But If Stress Can Be Directed Outwardly, Then…
Exactly: Not all child sexual abuse is perpetrated by pedophiles. It means that some people, who have never felt an attraction towards children in their life, can sexually abuse them. And this happens: In fact, it is more frequent than child sexual abuse that is perpetrated by pedophiles. One-third of sexual abuse is perpetrated by pedophiles, and two-thirds are perpetrated mainly by heterosexuals. So if we are to blindly judge sexual feelings as being a threat to children, then we must pin the blame firmly on heterosexuals, who make up two-thirds of abusers. See where blaming sexual abuse on sexual feelings leads? Nowhere in a hurry. So now what?
Child Sexual Abuse Is About Power, Control, And Self-Deception
If child sexual abuse were about feeling pleasurably about being sexual with a child… we would expect rates of child sexual abuse to be much higher than they actually are. We know from researchers and therapists that the number of motivations and the full explanation for those motivations for child sexual abuse are vast enough to fill a fairly dense book. Even one of the best researchers in the field, Elizabeth Letourneau, was only able to narrow down the motivations for juveniles who sexually abuse children… into 19 basic items.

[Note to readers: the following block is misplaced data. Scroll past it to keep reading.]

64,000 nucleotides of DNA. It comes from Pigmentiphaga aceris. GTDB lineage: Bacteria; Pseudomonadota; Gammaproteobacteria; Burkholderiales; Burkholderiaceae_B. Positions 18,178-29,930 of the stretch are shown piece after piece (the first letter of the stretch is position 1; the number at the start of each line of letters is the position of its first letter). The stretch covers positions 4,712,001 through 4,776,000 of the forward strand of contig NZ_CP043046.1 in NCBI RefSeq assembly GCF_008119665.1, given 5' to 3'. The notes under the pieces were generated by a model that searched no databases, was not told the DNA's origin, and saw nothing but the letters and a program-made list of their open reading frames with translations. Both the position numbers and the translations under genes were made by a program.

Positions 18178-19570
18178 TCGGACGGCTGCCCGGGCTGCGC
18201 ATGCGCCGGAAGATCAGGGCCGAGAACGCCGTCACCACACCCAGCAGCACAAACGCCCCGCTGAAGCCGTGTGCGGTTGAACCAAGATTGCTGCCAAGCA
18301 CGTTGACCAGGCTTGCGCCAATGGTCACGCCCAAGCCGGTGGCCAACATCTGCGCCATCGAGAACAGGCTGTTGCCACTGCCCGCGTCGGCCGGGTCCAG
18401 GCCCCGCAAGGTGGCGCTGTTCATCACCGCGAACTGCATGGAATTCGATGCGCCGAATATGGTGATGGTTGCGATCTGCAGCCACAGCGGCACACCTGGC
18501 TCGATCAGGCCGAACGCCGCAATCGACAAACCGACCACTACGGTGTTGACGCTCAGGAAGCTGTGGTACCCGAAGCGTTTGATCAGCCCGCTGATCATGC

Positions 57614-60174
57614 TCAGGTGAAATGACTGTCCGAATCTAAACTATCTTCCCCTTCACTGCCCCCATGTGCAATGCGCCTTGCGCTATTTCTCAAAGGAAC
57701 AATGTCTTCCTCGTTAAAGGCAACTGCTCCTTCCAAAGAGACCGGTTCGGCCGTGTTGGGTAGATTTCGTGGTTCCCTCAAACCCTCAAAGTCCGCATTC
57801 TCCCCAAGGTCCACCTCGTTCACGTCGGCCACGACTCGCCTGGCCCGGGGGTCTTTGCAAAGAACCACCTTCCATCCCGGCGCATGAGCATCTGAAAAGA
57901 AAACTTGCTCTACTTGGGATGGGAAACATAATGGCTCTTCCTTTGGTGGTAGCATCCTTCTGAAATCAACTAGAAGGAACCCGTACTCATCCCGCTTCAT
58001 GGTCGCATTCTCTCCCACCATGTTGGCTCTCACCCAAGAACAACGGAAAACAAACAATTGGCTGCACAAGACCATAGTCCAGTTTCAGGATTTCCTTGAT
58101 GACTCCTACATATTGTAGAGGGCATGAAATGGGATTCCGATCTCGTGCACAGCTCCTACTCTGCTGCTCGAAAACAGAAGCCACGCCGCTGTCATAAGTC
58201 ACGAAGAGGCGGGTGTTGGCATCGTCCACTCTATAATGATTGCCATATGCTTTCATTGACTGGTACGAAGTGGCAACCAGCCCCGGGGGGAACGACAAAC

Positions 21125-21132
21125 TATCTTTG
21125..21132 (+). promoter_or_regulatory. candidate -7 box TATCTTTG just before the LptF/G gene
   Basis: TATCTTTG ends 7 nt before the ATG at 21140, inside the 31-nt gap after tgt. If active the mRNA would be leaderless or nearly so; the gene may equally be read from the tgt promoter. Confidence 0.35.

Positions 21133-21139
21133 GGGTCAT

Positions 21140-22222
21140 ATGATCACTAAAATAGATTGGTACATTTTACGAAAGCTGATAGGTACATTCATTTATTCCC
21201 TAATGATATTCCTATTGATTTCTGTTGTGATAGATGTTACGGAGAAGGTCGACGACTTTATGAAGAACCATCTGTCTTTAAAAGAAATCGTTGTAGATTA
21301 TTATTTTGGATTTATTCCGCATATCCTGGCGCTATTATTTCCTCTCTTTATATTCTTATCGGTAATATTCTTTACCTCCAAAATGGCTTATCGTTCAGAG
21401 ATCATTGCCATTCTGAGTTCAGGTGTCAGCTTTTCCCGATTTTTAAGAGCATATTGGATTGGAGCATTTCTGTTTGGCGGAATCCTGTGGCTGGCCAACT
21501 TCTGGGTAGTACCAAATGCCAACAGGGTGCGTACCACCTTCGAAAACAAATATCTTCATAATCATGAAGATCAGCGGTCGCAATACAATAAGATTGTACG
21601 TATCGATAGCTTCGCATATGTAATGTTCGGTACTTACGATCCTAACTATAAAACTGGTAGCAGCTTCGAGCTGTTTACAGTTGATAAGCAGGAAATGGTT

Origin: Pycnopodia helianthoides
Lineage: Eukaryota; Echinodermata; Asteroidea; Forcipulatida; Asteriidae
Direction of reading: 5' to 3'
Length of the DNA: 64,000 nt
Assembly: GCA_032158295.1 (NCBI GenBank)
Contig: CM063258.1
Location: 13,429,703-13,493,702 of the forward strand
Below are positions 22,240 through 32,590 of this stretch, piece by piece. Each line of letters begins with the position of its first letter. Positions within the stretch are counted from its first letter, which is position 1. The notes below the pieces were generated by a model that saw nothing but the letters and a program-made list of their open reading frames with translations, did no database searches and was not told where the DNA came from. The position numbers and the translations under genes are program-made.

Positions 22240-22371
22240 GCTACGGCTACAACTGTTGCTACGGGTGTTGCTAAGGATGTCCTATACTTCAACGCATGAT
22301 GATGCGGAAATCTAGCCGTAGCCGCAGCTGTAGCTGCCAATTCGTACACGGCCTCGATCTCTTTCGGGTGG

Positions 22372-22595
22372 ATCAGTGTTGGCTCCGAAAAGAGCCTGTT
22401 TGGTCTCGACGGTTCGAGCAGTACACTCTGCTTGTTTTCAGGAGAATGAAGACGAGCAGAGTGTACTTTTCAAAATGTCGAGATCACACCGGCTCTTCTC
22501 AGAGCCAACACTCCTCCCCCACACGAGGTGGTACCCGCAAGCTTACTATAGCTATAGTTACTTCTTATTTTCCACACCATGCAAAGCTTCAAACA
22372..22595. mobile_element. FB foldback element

A list of 19 motivations is not simple to comprehend, and that is just the motivations for juvenile sexual abusers. Dr. David Finkelhor outlined a process by which someone breaks down the barriers to being sexual with a child into four basic steps, and his process is not simple either. Suffice it to say that grooming is just as much about breaking down the reluctance of the abuser as it is about the reluctance of the child.
The Best Way To Intervene
The best way to stop child sexual abuse, and intervene, is to act before the abuse happens. Some organizations advocate knowing the signs of grooming. Others focus on looking at the behavior of adults or older youth. Regardless, the focus needs to be on ensuring that those facing a significant amount of stress have the ability to handle it without taking it out on other people. We need to ensure that they have healthy self-care habits. This is true for people who react outwardly and those who react inwardly: If we can teach them how to manage the intense feelings that they are facing in a healthy way, then child sexual abuse and a variety of other ills can be reduced greatly.
Mental health is just as important as physical health.